Alzheimers Disease: Diagnosis

Doctors at specialized centers can diagnose probable AD correctly 80 to 90 percent of the time. They can find out whether there are plaques and tangles in the brain only by looking at a piece of brain tissue under a microscope. It can be painful and risky to remove brain tissue while a person is alive. Doctors cannot look at the tissue until they do an autopsy, which is an examination of the body done after a person dies.

Doctors may say that a person has “probable” AD. They will make this diagnosis by finding out more about the person’s symptoms. The following is some of the information the doctor may need to make a diagnosis:

1. A Complete Medical History

The doctor may ask about the person’s general health and past medical problems. He or she will want to know about any problems the person has carrying out daily activities. The doctor may want to speak with the person’s family or friends to get more information.

2. Basic Medical Tests

Tests of blood and urine may be done to help the doctor eliminate other possible diseases. In some cases, testing a small amount of spinal fluid also may help. In addition, scientists are busy trying to develop a test to diagnose AD that will be easy and accurate.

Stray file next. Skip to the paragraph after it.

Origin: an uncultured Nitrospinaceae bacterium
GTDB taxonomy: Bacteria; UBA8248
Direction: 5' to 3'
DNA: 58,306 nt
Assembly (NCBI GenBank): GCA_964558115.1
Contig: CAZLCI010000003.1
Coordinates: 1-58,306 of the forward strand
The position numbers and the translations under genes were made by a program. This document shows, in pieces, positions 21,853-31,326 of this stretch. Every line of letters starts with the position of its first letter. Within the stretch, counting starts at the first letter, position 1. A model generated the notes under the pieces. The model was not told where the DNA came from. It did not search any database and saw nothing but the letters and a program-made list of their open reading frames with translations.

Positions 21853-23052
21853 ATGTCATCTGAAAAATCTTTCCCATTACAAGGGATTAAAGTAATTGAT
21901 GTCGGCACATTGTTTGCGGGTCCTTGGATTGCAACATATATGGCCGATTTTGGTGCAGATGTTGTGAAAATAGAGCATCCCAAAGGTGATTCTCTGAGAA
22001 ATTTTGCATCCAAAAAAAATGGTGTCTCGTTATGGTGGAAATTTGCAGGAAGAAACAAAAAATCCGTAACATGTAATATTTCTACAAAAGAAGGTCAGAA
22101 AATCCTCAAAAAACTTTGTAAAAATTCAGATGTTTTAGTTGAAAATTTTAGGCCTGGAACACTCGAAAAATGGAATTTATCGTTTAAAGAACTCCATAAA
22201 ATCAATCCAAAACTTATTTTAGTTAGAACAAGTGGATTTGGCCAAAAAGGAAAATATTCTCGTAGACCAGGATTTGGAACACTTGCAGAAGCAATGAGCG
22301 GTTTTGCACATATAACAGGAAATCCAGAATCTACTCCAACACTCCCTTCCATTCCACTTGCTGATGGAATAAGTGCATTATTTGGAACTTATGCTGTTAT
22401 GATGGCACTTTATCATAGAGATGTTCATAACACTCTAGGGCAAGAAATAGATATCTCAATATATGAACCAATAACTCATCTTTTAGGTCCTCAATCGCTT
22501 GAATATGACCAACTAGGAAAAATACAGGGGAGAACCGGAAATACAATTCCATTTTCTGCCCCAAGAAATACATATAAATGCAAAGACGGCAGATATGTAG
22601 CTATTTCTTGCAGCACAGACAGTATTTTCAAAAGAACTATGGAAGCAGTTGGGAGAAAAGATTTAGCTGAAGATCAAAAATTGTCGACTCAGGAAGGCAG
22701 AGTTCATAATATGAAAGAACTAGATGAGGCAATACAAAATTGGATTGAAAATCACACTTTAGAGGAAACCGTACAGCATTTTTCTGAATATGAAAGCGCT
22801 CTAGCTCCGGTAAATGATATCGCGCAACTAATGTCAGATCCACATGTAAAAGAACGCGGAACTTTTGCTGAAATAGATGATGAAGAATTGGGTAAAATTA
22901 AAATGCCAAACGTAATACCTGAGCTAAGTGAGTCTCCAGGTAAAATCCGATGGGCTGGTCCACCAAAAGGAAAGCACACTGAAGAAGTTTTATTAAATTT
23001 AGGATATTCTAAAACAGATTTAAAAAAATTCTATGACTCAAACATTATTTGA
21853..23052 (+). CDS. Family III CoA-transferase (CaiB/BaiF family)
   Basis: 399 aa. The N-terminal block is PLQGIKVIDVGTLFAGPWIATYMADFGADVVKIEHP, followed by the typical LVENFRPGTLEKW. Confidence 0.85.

3. Neuropsychological Tests

These are tests of memory, problem solving, attention, counting, and language. They will help the doctor pinpoint specific problems the person has.

4. Brain Scans

The doctor may want to do a special test, called a brain scan, to take a picture of the brain. There are several types of brain scans, including a computerized tomography (CT) scan, a magnetic resonance imaging (MRI) scan, or a positron emission tomography (PET) scan. By looking at a picture of the brain, the doctor will be able to tell if anything does not look normal. Information from the medical history and any test results help the doctor rule out other possible causes of the person’s symptoms. For example, thyroid gland problems, drug reactions, depression, brain tumors, and blood vessel disease in the brain can cause AD-like symptoms. Some of these other conditions can be treated.

Source: U.S Department of Health and Human Services

Public Health Service

National Institutes of Health

National Institute on Aging

Published in August 1995

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